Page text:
“When I was growing up, there were only a few paths that would take you into space. First, it was ‘The Right Stuff,’ which was the male test pilot story. Then, in 1978, we hired the first class of shuttle astronauts. That opened it to doctors and scientists. Today, students can follow any number of paths. You can come to NASA as a pilot, or a physician, or a mathematician, or an engineer, or you can work up the ladder on the commercial side, at SpaceX, or Boeing, or some other company. You do need to be a jack-of-all-trades, however. You have to know how to fly the command module and also fix the toilet, and you have to be able to do it in several different languages.”
--NASA astronaut Michael Fincke, who visited Penn State Behrend for an Open House Night in Astronomy on Nov. 1.
Fincke, a Pittsburgh native, lived in space for 381 days, 15 hours and 11 minutes – a record that held until 2015. He was a science officer and flight engineer aboard the International Space Station in 2004, and he returned as commander in 2009. During those missions, and another in 2011, he completed seven spacewalks.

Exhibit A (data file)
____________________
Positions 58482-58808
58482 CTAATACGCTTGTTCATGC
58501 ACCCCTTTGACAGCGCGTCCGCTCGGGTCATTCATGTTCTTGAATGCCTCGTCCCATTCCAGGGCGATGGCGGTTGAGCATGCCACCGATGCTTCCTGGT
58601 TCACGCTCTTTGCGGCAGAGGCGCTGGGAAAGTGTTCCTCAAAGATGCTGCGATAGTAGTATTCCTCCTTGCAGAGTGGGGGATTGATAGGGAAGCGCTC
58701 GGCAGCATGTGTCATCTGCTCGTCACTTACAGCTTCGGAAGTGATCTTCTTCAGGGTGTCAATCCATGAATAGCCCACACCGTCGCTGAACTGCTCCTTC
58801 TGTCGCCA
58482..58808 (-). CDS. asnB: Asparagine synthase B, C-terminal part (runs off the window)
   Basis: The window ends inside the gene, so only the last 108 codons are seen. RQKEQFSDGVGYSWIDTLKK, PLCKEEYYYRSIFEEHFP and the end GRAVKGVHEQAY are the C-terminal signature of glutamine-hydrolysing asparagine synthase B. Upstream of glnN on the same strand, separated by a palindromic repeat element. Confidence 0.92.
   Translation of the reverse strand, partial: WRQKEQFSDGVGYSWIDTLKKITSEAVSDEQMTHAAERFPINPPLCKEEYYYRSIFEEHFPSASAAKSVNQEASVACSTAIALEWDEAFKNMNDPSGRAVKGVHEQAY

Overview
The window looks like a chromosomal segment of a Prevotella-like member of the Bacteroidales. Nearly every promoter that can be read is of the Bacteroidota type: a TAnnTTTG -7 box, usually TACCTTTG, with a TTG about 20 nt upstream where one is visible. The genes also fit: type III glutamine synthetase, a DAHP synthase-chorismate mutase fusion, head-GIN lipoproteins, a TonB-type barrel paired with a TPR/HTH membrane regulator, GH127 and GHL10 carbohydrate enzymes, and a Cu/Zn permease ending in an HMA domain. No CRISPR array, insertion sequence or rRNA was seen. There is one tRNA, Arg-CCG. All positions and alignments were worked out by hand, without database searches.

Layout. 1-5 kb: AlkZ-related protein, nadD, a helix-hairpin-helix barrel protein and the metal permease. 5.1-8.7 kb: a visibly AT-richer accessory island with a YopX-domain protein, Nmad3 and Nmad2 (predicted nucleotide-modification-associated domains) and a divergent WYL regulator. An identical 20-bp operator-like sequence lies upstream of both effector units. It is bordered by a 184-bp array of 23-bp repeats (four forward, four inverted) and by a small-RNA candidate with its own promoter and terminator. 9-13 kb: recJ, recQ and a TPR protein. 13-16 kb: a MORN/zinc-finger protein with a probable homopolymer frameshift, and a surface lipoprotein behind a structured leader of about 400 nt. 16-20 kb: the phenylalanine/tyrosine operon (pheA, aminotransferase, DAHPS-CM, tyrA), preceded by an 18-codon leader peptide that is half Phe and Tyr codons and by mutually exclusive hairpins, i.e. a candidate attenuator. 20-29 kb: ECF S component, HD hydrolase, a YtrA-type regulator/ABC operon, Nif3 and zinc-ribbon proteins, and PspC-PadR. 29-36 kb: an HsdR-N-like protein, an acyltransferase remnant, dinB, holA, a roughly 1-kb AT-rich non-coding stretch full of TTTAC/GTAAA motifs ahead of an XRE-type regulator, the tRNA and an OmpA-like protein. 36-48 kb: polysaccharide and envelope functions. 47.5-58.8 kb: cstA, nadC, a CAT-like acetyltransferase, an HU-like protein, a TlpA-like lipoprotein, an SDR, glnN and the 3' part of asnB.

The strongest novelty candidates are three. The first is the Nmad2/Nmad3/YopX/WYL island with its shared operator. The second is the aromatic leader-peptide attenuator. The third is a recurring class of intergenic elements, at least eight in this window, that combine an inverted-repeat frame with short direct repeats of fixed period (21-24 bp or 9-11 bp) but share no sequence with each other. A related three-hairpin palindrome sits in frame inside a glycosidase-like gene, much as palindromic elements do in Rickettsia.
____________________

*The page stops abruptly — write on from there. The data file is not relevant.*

Fincke currently serves as branch chief for NASA’s Commercial Crew program, which promotes the development of privately operated crew vehicles for low-orbit missions.
“NASA is kind of the icebreaker,” he said. “We go out and do the initial exploration, and once we get to a certain level of operational knowledge and technical ability, we open it up to industry.
“The government did that with airplanes, too. We chartered the first airmail, and then we carried people, beginning with the military. Then it moved to the private sector. We’re going to do the same thing with space.”